- From 1792 to 1932 the U.S. dollar was pegged to gold.
- For 140 years gold was stable at about $20 an ounce.
- Executive order 6102 made gold owenrship illegal in 1933
- In 1974 gold was once again a legal commodity.
- The median annual salary in 2020 will buy 5 more ounces of gold than in 1932.
Gold is the first commodity many investor’s transition too in modern periods of economic turmoil. This finanacial waltz is akin to assets being shuffled in and out of a deck depending on the sentiment of the moment. But buying physical gold has not always been legal in the United States.
How has financial policy affected the cost of gold in dollars over the past two century’s? Let’s have a look at the good, the bad and the ugly of the pair’s complicated history.
1792-1932: Ratio $20 for 1 ounce
In 1792 the first U.S. Secretary of Treasury Alexander Hamilton set the price of the dollar at 1/20 an ounce of gold. This set the initial gold standard in the United States. Over the next 140 years the price of gold remained remarkable steady. and Up until 1933 the price remained $20 per ounce.
1933-1974: Ratio $35 for 1 ounce
On April 5, 1933 President Franklin D Roosevelt signed executive order 6102. This order essentially outlawed the owenrship of gold in America. The effects of this act are debatable but the reason given at the time was to stop the outflow of gold from banks and stimulate the economy.
From 1934 to 1970 America tried to keep the price of gold at around $35 per ounce. If the cost started to rise to much the treasury would sell gold, the price dropped and they bought. This balance was kept until 1970 when the price of gold began to rise substantially versus the dollar.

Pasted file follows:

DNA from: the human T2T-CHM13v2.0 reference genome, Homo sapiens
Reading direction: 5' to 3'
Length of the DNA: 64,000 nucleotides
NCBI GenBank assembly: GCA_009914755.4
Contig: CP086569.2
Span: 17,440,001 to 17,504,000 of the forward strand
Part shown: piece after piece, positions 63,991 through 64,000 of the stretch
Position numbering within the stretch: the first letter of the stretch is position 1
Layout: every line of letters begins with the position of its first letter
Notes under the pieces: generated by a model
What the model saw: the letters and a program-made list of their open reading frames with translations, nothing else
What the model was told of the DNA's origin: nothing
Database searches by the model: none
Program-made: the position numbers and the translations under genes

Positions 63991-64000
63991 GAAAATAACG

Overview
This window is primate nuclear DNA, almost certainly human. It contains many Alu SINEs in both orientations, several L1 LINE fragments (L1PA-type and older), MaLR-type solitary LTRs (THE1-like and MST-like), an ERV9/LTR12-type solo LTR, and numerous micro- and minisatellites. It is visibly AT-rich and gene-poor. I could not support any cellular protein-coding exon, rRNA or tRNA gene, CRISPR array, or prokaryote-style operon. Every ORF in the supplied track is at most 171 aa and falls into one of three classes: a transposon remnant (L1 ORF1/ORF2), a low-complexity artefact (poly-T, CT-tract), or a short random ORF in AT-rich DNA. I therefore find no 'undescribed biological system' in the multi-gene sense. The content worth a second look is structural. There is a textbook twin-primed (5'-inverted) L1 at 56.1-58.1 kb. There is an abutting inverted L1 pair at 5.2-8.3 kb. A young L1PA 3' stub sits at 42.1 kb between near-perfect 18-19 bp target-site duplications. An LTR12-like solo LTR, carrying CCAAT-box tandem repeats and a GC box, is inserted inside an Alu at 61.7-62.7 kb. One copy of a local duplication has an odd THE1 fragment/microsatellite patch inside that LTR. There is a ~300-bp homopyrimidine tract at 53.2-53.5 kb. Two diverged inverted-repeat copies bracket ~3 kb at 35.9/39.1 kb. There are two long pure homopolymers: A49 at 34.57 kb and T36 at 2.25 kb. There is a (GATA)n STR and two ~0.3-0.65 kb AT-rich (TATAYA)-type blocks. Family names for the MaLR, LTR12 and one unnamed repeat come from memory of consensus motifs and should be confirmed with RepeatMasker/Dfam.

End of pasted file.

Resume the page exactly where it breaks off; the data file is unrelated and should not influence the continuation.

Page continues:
2020: Ratio $1735 for 1 ounce
On December 31, 1974 President Gerald Ford repealed executive order 6102. The order stood for almost 41 years. During that time watching the price of gold was less entertaining than watching paint dry. Since 1974 the cost of an ounce of gold has grown exponentially. The chart below beautifully displays what happened when the free market is allowed to participate in the price discovery of gold.
If the data stopped there then yes gold would win hands down. But let’s complete this investigation by comparing the price of gold to median income over the years. By dividing the cost of gold by average income from various years we can see what the actual cost of gold is.
The above chart is a compelling piece of data. As we can see that since gold has decoupled from the dollar the value vs the dollar has actually fluctuated like all commodities in a capitalistic society tend to do. If the average person took a years salary and bought gold he would recieve about 5 more ounces of gold today than he would have in 1932.
When accounting for wage inflation the dollar is stronger today versus gold than it was in 1932. However, gold has been an excellent investment and has more than held it’s own since 1974 when compared to other commodities.
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